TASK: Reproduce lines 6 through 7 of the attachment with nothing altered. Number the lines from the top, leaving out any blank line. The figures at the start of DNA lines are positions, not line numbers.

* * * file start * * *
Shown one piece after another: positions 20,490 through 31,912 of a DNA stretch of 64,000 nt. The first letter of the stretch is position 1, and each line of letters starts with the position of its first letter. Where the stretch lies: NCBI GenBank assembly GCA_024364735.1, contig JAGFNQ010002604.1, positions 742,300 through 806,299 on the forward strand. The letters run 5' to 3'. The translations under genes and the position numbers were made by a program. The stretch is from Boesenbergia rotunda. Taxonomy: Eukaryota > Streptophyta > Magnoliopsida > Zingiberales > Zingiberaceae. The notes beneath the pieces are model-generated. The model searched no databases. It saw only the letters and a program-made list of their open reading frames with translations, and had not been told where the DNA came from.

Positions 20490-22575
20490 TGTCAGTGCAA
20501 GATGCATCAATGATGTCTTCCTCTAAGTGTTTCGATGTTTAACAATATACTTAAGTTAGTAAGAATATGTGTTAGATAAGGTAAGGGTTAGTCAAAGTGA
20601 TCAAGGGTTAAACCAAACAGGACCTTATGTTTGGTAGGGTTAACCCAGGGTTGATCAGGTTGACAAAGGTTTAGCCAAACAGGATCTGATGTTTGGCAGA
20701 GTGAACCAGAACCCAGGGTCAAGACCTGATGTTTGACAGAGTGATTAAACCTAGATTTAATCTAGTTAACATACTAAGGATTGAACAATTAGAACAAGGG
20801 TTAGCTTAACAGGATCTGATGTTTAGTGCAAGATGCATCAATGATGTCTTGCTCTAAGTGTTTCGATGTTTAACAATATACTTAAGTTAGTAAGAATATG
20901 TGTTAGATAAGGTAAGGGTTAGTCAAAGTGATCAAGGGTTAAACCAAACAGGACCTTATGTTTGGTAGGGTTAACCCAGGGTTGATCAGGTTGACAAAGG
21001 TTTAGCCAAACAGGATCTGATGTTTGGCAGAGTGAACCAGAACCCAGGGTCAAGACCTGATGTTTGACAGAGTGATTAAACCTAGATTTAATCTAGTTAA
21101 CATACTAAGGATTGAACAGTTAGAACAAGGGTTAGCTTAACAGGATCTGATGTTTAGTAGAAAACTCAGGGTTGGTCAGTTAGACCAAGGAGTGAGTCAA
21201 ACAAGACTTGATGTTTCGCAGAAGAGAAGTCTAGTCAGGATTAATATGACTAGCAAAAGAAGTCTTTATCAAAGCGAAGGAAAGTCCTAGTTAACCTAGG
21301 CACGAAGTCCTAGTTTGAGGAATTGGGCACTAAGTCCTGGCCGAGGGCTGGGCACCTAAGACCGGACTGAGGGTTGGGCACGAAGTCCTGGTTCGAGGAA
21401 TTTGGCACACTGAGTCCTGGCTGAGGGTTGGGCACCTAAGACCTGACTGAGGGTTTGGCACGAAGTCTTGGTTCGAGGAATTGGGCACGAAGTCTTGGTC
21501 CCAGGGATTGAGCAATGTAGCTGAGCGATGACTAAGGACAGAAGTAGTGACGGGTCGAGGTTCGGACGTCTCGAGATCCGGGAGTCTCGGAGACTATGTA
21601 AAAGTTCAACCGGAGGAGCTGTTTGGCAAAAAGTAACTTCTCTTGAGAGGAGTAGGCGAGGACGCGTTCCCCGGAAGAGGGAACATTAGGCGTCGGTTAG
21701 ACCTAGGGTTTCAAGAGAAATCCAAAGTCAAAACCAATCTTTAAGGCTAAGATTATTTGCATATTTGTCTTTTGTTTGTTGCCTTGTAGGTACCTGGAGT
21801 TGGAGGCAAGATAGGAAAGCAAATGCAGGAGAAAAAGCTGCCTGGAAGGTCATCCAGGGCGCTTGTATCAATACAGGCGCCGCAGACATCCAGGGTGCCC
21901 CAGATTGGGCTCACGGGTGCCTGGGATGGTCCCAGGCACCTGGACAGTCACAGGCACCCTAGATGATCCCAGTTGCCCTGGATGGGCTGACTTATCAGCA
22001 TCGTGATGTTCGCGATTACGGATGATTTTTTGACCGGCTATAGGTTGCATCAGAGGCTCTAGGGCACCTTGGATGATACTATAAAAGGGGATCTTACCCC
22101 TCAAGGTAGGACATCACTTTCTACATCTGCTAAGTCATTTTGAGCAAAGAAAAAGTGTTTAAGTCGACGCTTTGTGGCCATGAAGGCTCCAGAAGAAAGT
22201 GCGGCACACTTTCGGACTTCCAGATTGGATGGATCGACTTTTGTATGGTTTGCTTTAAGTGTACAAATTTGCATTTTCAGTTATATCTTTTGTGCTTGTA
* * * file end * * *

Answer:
20701 GTGAACCAGAACCCAGGGTCAAGACCTGATGTTTGACAGAGTGATTAAACCTAGATTTAATCTAGTTAACATACTAAGGATTGAACAATTAGAACAAGGG
20801 TTAGCTTAACAGGATCTGATGTTTAGTGCAAGATGCATCAATGATGTCTTGCTCTAAGTGTTTCGATGTTTAACAATATACTTAAGTTAGTAAGAATATG